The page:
Video Library

Since 2002 Perimeter Institute has been recording seminars, conference talks, and public outreach events using video cameras installed in our lecture theatres.  Perimeter now has 7 formal presentation spaces for its many scientific conferences, seminars, workshops and educational outreach activities, all with advanced audio-visual technical capabilities.  Recordings of events in these areas are all available On-Demand from this Video Library and on Perimeter Institute Recorded Seminar Archive (PIRSA)PIRSA is a permanent, free, searchable, and citable archive of recorded seminars from relevant bodies in physics. This resource has been partially modelled after Cornell University's arXiv.org. 

  

 

Monday Sep 22, 2008
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There are many results showing that the probability of entanglement is high for large dimensions. Recently, Arveson showed that the probability of entanglement is zero when the rank of a bipartite state is no larger than half the dimension of the smaller space. We show that that the probability of entanglement is zero when the rank of a bipartite state is no larger than half the maximum of the rank of its two reduced density matrices. Our approach is quite different from that of Arveson and uses a different measure.

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Thursday Sep 18, 2008
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During the last two decades Alain Connes developed Noncommutative Geometry, which allows to unify two of the basic theories of modern physics: General Relativity and the Standard Model of Particle Physics. In the noncommutative framework the Higgs boson, which had previously to be put in by hand, and many of the ad hoc features of the standard model, appear in a natural way. The aim of my talk is to motivate this unification from basic physical principles and to give a flavour of its derivation.

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Thursday Sep 18, 2008

This course is aimed at advanced undergraduate and beginning graduate students, and is inspired by a book by the same title, written by Padmanabhan. Each session consists of solving one or two pre-determined problems, which is done by a randomly picked student. While the problems introduce various subjects in Astrophysics and Cosmology, they do not serve as replacement for standard courses in these subjects, and are rather aimed at educating students with hands-on analytic/numerical skills to attack new problems.

 

Thursday Sep 18, 2008

This course is aimed at advanced undergraduate and beginning graduate students, and is inspired by a book by the same title, written by Padmanabhan. Each session consists of solving one or two pre-determined problems, which is done by a randomly picked student. While the problems introduce various subjects in Astrophysics and Cosmology, they do not serve as replacement for standard courses in these subjects, and are rather aimed at educating students with hands-on analytic/numerical skills to attack new problems.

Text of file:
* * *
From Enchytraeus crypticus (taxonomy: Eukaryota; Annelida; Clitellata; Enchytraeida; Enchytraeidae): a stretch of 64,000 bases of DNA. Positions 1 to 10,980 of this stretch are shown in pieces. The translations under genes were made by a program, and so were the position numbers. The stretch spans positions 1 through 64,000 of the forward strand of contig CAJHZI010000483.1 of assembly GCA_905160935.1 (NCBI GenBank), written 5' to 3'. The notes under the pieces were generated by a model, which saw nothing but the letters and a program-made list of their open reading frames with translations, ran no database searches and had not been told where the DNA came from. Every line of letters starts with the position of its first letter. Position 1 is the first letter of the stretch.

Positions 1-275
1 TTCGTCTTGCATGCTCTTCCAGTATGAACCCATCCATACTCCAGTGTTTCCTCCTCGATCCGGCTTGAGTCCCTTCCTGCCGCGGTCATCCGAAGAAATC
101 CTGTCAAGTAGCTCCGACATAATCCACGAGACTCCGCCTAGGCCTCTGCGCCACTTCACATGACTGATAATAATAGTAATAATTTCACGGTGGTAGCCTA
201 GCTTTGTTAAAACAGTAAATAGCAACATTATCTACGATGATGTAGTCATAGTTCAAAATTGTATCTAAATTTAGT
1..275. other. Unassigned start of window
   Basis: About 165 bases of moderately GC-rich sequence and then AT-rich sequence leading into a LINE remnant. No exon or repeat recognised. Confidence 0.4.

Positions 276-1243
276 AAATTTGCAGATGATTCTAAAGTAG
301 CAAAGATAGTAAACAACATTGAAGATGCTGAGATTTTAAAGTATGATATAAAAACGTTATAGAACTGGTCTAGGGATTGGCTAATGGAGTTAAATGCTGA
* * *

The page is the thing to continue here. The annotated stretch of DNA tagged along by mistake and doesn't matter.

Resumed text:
Wednesday Sep 17, 2008
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I will report on efforts to implement a new method for simulating concatenated quantum error correction, where many levels of concatenation are simulated together explicitly. That is, the approach involves a Monte Carlo simulation of a noisy circuit involving many thousands of qubits, rather than tens of qubits previously. The new approach allows the threshold and resource usage of concatenated quantum error correction to be determined more accurately than before.

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Wednesday Sep 17, 2008
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Quantum Field Theory I course taught by Volodya Miransky of the University of Western Ontario

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Wednesday Sep 17, 2008
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Quantum Field Theory I course taught by Volodya Miransky of the University of Western Ontario

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Tuesday Sep 16, 2008
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We will discuss the missing pieces in the understanding of the effective field theory description of string creation, the T-dual of the Hanany-Witten effect, both in the open and closed string picture. We explain the origin of the \'bare\' Chern-Simons term, so far added in by hand. There however remain unsettled issues concerning the need to modify the DBI action and the interpretation of this term in M-theory.

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Friday Sep 12, 2008
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The idea behind the \'Open Science Movement\' is that by making data, results, and protocols freely available to the research community for use and re-use a step change in the efficiency of carrying out science can be achieved. In this talk I will discuss the experience of my research group in pursuing \'Open Notebook Science\' in which we make our laboratory notebooks freely available on the web as experiments are recorded.

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